For students and future developers who will have a chance to learn how to build a real product from experts working with those technologies on daily basis,
For employers who will have a chance to hire well motivated junior devs with practical experience and great will to gain new skills,
For entire IT industry (including Google, Udacity and others), because more IT specialist means faster growth this area,
And for the people all around the world. Online and cheap/free access to knowledge means that there are much fewer limitations for those who have a great will to learn and want to be professionals in the future.
Every big tech company today is data-driven. Products are more often built based on collected data rather than internal opinions. It’s very likely that in this moment some of apps on your device are serving you A/B test variants, checking how: new layout, text or even functionality affect your activity and engagement.
The biggest companies have dedicated Business Intelligence teams, their own data warehouses, custom analytics tools and big flat screens in conference rooms showing realtime charts.
And the most important — endless audience waiting to be analysed by pie charts or bars 📊.
Some time ago I published unofficial Google Actions SDK written in Java. Source code and documentation can be found on Github: Google-Actions-Java-SDK. Library can be also downloaded from Bintray jCenter:
A couple months ago, during MCE³ conference, Gregory Kick in his presentationshowed a new concept of providing Subcomponents (e.g. to Activities). New approach should give us a way to create ActivitySubcomponent without having AppComponent object reference (which used to be a factory for Activities Subcomponents).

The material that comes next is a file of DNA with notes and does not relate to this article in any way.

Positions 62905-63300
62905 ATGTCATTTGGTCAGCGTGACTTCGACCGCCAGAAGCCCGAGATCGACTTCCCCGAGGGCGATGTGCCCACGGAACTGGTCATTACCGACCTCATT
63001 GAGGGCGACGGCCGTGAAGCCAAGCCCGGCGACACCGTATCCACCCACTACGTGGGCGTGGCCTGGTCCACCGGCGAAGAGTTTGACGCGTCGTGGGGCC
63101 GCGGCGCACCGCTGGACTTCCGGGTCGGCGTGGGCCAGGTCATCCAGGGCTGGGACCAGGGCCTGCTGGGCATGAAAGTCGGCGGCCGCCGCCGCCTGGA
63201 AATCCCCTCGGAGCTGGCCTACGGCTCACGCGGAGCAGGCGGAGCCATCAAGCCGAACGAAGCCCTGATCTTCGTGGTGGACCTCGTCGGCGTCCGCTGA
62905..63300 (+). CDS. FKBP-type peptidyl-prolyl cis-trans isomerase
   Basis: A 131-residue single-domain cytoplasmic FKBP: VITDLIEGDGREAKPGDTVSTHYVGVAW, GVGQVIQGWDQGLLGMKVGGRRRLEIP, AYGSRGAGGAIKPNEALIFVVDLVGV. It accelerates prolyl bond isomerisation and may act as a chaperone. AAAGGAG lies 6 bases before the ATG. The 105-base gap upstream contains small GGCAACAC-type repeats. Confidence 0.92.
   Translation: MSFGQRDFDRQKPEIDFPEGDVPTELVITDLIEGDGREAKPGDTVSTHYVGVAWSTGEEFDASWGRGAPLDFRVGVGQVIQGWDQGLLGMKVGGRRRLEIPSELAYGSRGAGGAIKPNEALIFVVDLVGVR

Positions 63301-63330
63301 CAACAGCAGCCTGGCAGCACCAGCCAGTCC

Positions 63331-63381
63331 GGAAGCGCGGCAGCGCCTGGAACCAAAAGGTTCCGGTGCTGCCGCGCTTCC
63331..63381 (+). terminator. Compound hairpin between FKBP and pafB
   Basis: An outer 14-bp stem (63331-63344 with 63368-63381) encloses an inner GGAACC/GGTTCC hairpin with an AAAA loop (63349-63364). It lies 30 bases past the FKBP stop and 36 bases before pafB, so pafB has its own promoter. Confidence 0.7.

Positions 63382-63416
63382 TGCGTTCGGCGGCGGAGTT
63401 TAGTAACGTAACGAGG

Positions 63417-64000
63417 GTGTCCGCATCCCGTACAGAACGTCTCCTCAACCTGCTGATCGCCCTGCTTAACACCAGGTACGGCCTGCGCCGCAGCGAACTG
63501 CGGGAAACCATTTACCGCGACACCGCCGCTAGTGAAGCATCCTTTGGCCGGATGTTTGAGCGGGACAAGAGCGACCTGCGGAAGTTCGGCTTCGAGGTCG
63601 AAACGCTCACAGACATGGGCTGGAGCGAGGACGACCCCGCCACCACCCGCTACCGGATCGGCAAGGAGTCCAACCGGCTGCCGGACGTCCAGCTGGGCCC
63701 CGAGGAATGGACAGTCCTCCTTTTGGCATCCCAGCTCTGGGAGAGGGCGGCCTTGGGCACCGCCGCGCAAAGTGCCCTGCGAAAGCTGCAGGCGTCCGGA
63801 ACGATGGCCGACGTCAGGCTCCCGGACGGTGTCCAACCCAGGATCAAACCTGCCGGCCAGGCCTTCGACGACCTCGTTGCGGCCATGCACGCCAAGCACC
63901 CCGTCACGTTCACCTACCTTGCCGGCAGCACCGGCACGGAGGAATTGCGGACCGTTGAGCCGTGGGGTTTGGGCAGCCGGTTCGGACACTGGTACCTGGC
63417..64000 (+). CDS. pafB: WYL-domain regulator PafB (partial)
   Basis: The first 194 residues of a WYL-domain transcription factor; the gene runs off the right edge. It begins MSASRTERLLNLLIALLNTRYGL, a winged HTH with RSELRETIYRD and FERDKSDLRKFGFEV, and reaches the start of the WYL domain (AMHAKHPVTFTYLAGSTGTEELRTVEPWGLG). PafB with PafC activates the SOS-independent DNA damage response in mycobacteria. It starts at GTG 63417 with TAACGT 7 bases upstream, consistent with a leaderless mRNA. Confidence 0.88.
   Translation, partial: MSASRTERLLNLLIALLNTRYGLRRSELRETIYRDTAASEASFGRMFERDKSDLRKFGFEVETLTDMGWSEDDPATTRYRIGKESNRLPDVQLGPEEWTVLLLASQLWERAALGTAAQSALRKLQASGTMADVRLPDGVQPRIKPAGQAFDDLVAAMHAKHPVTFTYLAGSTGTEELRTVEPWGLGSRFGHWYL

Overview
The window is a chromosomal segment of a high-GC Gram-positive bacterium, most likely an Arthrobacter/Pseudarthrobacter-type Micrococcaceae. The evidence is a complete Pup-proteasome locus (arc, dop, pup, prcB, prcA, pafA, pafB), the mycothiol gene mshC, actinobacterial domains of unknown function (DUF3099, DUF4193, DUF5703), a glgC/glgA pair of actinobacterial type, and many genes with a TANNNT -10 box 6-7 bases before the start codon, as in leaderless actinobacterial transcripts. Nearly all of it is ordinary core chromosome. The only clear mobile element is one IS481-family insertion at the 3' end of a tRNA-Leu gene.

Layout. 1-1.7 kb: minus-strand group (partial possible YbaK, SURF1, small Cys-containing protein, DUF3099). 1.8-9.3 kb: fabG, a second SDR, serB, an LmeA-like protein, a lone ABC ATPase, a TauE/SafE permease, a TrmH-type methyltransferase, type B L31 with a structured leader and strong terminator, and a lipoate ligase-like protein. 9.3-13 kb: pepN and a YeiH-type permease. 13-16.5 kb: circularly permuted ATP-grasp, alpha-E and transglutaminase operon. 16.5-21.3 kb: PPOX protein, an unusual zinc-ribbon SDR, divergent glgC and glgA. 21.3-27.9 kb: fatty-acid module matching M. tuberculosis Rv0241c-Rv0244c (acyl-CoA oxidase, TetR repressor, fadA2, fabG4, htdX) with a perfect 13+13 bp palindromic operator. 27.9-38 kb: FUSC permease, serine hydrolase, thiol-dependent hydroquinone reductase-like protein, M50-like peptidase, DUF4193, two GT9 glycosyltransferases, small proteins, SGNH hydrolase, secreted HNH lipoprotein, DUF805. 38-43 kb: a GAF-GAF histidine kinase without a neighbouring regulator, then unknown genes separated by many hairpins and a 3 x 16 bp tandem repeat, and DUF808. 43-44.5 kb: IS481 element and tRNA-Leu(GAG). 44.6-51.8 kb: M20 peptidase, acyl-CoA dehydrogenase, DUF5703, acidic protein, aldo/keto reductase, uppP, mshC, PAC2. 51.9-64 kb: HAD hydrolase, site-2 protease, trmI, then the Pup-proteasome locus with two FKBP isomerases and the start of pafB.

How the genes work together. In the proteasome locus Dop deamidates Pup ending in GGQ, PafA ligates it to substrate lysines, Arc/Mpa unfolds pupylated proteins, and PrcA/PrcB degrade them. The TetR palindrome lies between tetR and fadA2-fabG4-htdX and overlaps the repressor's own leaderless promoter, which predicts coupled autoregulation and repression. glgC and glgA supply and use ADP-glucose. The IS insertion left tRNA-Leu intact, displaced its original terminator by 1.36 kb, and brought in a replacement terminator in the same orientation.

To make it real we had to wait for a new release of Dagger: version 2.7.
In Azimo Android app we use Dagger 2 as a framework for Dependency Injection to make our code architecture clean and easy to scale. Like in our previous post we would like to share our experience so today I’ll show how to avoid issues and build custom UserScope which can be used in production app.
Custom scopes in Dagger 2 can give better control on dependencies which should live unusual amount of time (different than application and screen lifetime). But to implement it properly in Android app we need to keep in mind things like: scope cannot live longer than application process, process can be killed by system and restored in the middle of user flow with new objects instances.
Dagger 2 — fully static, compile-time dependency injection framework is a backbone of code architecture in Azimo Android app. We already know that with growing dev team clean code structure is one of the most important things in every project. Initialisation/usage separation, easier testing (unit or functional), better scalability —those are just a few of the benefits that come from use of dependency injection framework like Dagger 2.